4 May 2010 Visualizing aero-optic interactions about a nose-mounted turret
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One aspect of the propagation-physics challenge associated with airborne, free-space, optical communications (FSOC), for example, is the characterization and mitigation of link losses due to aero-optic interactions. That is, air-density gradients due to compressibility effects in turbulent boundary layers, separated flows, and freeshear flows can disturb the wavefront in the near field of the transceiver. To better understand these aero-optical mechanisms, a model of a nose-mounted, FSOC transceiver recently was placed in a compressible-flow wind tunnel, and the resulting wavefront degradations, as a function of flow scenario, were recorded. High-speed, time-resolved movies of the aero-optic disturbances have been realized, using a Schlieren-imaging technique, and a very-highframe-rate camera. Discrete, vortical structures (amid otherwise-irregular shedding) were seen to emerge and convect past the clear aperture. The frequencies of these disturbances have been estimated from the movies, and these have been compared with high-speed, time-resolved wavefront reconstructions. Losses of -3.5 dB (for the case of Mach - 0.45 at 10 kft, side view, and λ - 1.55 μm, for example), and disturbance frequencies of - 1200 Hz (and higher) were observed. The system-level impact of the resulting wavefront degradations will be discussed.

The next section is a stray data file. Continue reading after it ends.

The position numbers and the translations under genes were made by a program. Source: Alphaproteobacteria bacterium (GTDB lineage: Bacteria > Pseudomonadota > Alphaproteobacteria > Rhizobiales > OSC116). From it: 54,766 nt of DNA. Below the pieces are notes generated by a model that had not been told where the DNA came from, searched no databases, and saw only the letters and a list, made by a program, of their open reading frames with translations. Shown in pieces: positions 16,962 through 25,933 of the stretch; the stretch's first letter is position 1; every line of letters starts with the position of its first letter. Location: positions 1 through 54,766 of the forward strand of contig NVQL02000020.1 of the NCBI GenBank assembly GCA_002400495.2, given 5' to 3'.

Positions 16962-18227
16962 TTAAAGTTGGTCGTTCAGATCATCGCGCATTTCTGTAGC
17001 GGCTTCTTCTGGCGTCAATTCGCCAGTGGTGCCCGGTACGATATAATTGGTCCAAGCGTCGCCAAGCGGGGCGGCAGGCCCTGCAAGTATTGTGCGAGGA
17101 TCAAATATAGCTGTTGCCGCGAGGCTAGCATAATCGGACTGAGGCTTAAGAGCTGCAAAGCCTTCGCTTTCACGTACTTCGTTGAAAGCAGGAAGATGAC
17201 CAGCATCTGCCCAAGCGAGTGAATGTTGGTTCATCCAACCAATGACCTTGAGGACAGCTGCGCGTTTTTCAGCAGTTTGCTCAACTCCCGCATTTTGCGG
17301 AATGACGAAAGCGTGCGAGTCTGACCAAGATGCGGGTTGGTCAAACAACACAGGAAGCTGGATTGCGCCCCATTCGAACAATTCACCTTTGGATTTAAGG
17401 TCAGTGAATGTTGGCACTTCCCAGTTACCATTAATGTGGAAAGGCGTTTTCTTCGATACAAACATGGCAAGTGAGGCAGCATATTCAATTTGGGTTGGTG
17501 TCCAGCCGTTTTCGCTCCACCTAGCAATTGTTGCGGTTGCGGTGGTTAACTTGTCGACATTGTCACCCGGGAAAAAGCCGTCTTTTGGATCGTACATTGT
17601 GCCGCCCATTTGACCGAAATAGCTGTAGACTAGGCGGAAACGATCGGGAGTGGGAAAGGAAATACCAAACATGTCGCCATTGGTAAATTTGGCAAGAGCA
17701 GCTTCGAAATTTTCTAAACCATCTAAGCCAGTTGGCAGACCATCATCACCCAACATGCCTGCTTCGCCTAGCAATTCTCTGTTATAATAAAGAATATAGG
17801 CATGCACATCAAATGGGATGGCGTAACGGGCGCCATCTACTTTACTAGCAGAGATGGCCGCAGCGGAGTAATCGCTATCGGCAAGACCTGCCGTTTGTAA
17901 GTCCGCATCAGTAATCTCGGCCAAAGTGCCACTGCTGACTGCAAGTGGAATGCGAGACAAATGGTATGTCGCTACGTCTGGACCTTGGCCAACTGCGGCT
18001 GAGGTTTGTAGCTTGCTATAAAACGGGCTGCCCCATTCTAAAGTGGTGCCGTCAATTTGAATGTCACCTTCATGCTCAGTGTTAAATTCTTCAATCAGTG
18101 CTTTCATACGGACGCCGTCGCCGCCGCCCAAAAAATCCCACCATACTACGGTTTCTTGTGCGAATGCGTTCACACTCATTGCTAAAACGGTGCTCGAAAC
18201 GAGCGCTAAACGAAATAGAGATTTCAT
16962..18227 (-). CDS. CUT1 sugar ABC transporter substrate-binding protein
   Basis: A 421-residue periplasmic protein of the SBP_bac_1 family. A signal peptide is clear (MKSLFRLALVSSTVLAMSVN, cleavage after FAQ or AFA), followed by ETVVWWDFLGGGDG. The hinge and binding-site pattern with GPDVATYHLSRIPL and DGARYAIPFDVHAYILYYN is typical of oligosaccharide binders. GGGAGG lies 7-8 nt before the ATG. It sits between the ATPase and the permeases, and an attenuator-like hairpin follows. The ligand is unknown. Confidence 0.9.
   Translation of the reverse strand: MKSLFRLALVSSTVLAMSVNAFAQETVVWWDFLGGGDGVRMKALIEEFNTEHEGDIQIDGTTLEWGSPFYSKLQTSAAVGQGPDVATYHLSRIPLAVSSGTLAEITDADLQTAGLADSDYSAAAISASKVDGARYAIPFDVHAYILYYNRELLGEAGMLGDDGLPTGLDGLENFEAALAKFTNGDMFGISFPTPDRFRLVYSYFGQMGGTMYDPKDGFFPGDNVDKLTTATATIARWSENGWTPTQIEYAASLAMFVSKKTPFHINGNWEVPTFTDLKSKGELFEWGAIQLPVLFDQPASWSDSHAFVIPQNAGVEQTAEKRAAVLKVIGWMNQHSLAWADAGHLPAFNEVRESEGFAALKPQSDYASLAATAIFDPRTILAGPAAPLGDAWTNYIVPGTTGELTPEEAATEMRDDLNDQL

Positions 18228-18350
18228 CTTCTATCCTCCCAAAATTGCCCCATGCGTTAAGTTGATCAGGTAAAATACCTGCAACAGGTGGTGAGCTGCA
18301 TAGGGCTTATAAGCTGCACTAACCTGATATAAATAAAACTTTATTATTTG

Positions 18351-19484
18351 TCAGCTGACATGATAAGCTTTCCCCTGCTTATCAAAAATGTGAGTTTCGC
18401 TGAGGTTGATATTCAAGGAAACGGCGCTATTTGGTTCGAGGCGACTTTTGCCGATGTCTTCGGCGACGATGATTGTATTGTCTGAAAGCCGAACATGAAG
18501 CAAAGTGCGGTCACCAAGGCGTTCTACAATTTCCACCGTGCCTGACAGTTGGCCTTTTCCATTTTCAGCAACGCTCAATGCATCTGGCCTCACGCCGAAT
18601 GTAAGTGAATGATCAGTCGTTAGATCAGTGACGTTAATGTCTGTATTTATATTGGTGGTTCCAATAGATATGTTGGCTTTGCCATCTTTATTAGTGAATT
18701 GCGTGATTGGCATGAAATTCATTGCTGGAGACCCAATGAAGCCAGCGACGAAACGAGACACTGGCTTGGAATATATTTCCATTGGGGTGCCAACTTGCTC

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James M. Cicchiello, James M. Cicchiello, Scott Harris, Scott Harris, Curt A. Prudden, Curt A. Prudden, James Neiswender, James Neiswender, David W. Bope, David W. Bope, Curtis J. Harkrider, Curtis J. Harkrider, Thomas G. Moore, Thomas G. Moore, Brian Stadler, Brian Stadler, Larry Stotts, Larry Stotts, } "Visualizing aero-optic interactions about a nose-mounted turret", Proc. SPIE 7685, Atmospheric Propagation VII, 76850C (4 May 2010); doi: 10.1117/12.850895; https://doi.org/10.1117/12.850895

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